Of course, the notaio that Angelo brought into our purchase process was excellent. And, sadly, she identified at least two significant issues that had to be corrected before the house could be sold.
Luckily, though, both issues were fixable. But it would cost the sellers time and money. Angelo and Concetta handled the further negotiations and the sellers agreed to do the work to make the records right.
Complicating matters further, COVID was surging everywhere. Travel between regions in Italy was restricted. Angelo warned us things would take even more time than usual because of the pandemic.
Marco and I were fine with that. We could wait. It's not like we were going anywhere anytime soon. We didn't want to risk visiting family and infecting older relatives with COVID. So we stayed in Brooklyn. I stocked up on wool leggings and undershirts so we could stay warm and continue our walks in Green-Wood Cemetery.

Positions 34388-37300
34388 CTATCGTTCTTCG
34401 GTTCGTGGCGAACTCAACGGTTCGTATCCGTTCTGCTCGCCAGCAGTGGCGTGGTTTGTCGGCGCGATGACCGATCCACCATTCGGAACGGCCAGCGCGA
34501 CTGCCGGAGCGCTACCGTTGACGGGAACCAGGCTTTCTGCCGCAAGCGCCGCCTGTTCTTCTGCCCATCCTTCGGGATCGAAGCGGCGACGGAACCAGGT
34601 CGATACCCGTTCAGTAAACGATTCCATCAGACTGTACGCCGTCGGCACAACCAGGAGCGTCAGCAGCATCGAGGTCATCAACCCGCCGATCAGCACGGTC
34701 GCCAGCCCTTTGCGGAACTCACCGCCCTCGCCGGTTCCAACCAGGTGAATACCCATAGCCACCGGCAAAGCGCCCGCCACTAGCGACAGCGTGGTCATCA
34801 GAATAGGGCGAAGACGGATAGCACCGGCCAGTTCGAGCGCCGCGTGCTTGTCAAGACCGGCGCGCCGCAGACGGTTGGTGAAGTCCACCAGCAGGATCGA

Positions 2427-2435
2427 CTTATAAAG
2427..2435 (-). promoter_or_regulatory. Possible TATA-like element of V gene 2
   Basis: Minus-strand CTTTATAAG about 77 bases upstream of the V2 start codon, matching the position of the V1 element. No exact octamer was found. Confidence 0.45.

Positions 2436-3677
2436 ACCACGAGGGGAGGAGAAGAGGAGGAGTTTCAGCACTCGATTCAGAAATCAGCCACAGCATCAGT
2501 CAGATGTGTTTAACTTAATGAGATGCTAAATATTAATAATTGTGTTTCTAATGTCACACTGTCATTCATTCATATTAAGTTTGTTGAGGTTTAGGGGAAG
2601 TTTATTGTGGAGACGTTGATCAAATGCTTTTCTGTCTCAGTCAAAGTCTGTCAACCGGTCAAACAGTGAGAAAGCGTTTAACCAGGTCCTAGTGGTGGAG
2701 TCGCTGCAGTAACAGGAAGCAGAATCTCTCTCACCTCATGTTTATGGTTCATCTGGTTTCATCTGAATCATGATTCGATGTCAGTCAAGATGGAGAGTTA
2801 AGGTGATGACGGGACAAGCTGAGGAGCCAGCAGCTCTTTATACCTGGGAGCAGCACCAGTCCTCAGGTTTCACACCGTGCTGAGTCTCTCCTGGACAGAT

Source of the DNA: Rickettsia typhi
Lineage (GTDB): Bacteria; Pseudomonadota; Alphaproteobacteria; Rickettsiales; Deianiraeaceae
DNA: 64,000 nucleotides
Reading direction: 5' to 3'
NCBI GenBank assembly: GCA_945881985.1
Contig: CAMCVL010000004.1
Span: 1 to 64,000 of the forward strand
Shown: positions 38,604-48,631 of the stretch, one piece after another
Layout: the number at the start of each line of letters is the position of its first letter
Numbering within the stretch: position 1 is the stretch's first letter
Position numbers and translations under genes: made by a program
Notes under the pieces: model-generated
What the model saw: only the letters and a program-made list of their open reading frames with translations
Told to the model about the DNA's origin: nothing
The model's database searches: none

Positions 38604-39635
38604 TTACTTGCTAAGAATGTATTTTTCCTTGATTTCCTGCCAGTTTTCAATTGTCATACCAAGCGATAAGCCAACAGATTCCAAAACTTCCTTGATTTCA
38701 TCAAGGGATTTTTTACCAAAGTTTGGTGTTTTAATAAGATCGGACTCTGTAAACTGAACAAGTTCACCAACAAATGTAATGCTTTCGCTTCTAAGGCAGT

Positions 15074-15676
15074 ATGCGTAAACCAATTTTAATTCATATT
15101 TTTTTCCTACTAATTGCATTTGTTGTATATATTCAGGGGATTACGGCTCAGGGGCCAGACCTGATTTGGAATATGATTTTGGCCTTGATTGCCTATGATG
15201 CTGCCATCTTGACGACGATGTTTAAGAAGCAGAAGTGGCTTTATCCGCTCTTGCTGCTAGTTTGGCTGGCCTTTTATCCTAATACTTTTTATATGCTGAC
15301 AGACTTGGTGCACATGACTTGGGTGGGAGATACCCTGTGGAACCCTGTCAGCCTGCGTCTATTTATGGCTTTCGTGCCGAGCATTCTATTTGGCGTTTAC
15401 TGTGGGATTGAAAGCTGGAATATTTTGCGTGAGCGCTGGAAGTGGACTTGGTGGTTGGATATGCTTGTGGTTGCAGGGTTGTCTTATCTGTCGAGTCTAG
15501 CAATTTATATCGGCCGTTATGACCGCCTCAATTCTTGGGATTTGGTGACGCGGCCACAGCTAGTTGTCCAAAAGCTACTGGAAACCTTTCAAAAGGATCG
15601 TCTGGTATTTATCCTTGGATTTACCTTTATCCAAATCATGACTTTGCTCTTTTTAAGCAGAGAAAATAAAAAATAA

As the temperatures dropped, Marco and I headed into the holiday season certain that it was just a matter of time until we'd finalize the paperwork to buy Hill House. Yes, we were excited, but the state of the world was increasingly worrying.
We didn't know when we'd even be able to visit Sicily. Which raised a new question: what if we bought a house abroad during a global pandemic and were never able to visit it?
Then, in late January 2021, Angelo wrote us with news. Despite much follow-up, the sellers had not fixed either of the ownership issues. Hill House was currently un-sellable. The deal was off.
Back to the Drawing Board
After two offers, we had no house in Sicily. Instead, we only had more questions and doubts. Maybe this was the wrong time to buy a house in Sicily. Maybe we needed to rethink things.
At this point, I'd also been living with severe hip pain for several months. It was painful to sit, to work, to sleep. I was exhausted. My migraines became more frequent. COVID continued to surge.
Angelo promised to stay in touch with Concetta at the real estate agency, keeping an eye out of any good properties that came to market.
All our elation had been replaced with defeat. So we put our wild dream on the back burner. What else could we do?